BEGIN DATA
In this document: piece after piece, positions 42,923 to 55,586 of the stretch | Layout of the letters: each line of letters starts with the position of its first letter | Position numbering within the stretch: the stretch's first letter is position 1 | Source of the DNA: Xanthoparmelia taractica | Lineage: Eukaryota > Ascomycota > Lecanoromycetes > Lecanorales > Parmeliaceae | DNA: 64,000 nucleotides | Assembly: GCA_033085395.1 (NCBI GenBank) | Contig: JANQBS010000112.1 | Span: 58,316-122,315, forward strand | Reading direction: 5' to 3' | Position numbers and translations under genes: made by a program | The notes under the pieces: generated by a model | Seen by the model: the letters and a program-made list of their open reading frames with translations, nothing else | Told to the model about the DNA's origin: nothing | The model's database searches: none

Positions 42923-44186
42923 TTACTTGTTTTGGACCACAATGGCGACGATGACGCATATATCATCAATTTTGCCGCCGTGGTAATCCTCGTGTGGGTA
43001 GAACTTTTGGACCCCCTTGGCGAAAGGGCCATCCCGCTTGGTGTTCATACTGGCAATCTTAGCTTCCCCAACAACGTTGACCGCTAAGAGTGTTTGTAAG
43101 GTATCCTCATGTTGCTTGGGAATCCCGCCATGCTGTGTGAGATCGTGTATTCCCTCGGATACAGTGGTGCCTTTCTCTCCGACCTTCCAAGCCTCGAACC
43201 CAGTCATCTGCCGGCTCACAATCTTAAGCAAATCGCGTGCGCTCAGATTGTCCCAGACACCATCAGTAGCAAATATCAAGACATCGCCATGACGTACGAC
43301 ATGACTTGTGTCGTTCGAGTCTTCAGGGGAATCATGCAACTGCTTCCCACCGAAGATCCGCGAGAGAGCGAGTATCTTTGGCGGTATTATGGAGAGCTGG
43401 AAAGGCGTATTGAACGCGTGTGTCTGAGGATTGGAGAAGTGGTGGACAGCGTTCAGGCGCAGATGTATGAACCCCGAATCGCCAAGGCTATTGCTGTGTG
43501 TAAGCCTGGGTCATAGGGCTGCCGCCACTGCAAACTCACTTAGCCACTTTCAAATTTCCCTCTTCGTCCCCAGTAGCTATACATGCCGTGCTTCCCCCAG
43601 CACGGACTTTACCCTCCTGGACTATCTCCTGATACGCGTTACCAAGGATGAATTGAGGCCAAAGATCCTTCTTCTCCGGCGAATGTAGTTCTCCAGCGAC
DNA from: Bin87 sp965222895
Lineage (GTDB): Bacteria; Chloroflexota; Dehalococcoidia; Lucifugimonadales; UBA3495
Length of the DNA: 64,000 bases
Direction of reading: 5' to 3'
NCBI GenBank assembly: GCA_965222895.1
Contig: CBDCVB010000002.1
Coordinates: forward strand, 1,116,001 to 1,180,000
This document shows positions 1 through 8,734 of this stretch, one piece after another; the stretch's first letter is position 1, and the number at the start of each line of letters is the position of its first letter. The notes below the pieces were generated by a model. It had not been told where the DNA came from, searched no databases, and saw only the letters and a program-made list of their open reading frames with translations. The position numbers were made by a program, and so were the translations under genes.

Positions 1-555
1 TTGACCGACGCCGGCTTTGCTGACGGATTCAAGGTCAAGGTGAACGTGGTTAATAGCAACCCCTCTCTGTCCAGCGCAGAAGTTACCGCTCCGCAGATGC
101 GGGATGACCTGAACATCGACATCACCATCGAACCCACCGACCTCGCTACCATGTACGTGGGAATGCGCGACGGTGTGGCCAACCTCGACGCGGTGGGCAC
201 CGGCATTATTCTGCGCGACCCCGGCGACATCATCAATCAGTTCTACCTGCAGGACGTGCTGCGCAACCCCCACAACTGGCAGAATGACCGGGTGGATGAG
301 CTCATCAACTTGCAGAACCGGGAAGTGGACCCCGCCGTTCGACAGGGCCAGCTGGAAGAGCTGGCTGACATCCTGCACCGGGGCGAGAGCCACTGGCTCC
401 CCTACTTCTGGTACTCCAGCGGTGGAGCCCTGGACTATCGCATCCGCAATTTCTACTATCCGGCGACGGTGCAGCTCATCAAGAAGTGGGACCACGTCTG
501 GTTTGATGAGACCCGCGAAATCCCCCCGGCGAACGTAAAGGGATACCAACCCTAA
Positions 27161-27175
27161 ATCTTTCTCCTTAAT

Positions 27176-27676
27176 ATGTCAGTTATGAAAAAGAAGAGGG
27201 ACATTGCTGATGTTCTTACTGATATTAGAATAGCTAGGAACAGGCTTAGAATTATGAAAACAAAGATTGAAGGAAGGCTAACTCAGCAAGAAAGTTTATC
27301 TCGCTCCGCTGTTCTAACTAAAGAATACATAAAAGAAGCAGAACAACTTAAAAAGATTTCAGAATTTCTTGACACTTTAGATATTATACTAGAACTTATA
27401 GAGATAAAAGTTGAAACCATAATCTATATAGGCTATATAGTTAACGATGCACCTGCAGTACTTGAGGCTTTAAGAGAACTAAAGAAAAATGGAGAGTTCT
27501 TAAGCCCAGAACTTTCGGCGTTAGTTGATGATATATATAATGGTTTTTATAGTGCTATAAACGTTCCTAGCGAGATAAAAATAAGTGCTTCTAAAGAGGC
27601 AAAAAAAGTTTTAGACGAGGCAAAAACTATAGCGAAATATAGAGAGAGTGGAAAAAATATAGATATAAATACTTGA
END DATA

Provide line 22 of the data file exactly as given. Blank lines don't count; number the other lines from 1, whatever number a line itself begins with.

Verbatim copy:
201 CGGCATTATTCTGCGCGACCCCGGCGACATCATCAATCAGTTCTACCTGCAGGACGTGCTGCGCAACCCCCACAACTGGCAGAATGACCGGGTGGATGAG